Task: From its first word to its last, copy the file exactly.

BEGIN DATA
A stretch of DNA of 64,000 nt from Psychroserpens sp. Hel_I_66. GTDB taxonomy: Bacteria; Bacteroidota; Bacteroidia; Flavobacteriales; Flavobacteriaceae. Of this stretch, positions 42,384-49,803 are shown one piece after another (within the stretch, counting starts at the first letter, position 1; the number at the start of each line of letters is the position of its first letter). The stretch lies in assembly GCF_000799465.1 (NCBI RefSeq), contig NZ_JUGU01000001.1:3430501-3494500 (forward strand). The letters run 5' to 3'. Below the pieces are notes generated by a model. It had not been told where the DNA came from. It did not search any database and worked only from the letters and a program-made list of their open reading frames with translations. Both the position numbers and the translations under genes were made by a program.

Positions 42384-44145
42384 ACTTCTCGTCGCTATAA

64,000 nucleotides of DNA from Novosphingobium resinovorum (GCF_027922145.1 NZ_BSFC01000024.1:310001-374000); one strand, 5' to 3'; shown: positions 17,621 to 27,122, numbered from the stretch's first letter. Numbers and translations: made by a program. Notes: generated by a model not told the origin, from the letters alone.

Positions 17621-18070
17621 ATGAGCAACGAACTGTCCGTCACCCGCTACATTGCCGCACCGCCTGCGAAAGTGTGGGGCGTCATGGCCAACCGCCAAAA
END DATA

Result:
A stretch of DNA of 64,000 nt from Psychroserpens sp. Hel_I_66. GTDB taxonomy: Bacteria; Bacteroidota; Bacteroidia; Flavobacteriales; Flavobacteriaceae. Of this stretch, positions 42,384-49,803 are shown one piece after another (within the stretch, counting starts at the first letter, position 1; the number at the start of each line of letters is the position of its first letter). The stretch lies in assembly GCF_000799465.1 (NCBI RefSeq), contig NZ_JUGU01000001.1:3430501-3494500 (forward strand). The letters run 5' to 3'. Below the pieces are notes generated by a model. It had not been told where the DNA came from. It did not search any database and worked only from the letters and a program-made list of their open reading frames with translations. Both the position numbers and the translations under genes were made by a program.

Positions 42384-44145
42384 ACTTCTCGTCGCTATAA

64,000 nucleotides of DNA from Novosphingobium resinovorum (GCF_027922145.1 NZ_BSFC01000024.1:310001-374000); one strand, 5' to 3'; shown: positions 17,621 to 27,122, numbered from the stretch's first letter. Numbers and translations: made by a program. Notes: generated by a model not told the origin, from the letters alone.

Positions 17621-18070
17621 ATGAGCAACGAACTGTCCGTCACCCGCTACATTGCCGCACCGCCTGCGAAAGTGTGGGGCGTCATGGCCAACCGCCAAAA